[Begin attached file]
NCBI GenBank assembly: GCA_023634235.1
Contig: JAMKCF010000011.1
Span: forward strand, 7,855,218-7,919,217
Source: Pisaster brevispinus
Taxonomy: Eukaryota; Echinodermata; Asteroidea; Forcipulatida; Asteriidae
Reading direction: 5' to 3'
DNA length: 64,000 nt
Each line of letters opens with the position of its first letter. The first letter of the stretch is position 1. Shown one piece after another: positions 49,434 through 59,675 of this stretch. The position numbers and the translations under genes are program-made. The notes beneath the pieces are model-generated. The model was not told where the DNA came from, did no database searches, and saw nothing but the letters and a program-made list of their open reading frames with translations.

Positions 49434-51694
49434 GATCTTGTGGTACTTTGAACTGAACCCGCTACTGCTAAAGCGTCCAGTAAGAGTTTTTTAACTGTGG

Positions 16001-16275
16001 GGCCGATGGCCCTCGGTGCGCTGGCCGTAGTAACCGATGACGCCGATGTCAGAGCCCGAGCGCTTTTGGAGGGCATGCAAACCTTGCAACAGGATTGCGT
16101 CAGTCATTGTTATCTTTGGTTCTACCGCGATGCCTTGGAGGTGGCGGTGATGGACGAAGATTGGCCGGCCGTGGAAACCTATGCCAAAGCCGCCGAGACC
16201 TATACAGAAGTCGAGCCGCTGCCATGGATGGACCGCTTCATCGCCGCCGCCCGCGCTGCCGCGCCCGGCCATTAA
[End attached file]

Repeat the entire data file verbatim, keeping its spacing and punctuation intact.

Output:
NCBI GenBank assembly: GCA_023634235.1
Contig: JAMKCF010000011.1
Span: forward strand, 7,855,218-7,919,217
Source: Pisaster brevispinus
Taxonomy: Eukaryota; Echinodermata; Asteroidea; Forcipulatida; Asteriidae
Reading direction: 5' to 3'
DNA length: 64,000 nt
Each line of letters opens with the position of its first letter. The first letter of the stretch is position 1. Shown one piece after another: positions 49,434 through 59,675 of this stretch. The position numbers and the translations under genes are program-made. The notes beneath the pieces are model-generated. The model was not told where the DNA came from, did no database searches, and saw nothing but the letters and a program-made list of their open reading frames with translations.

Positions 49434-51694
49434 GATCTTGTGGTACTTTGAACTGAACCCGCTACTGCTAAAGCGTCCAGTAAGAGTTTTTTAACTGTGG

Positions 16001-16275
16001 GGCCGATGGCCCTCGGTGCGCTGGCCGTAGTAACCGATGACGCCGATGTCAGAGCCCGAGCGCTTTTGGAGGGCATGCAAACCTTGCAACAGGATTGCGT
16101 CAGTCATTGTTATCTTTGGTTCTACCGCGATGCCTTGGAGGTGGCGGTGATGGACGAAGATTGGCCGGCCGTGGAAACCTATGCCAAAGCCGCCGAGACC
16201 TATACAGAAGTCGAGCCGCTGCCATGGATGGACCGCTTCATCGCCGCCGCCCGCGCTGCCGCGCCCGGCCATTAA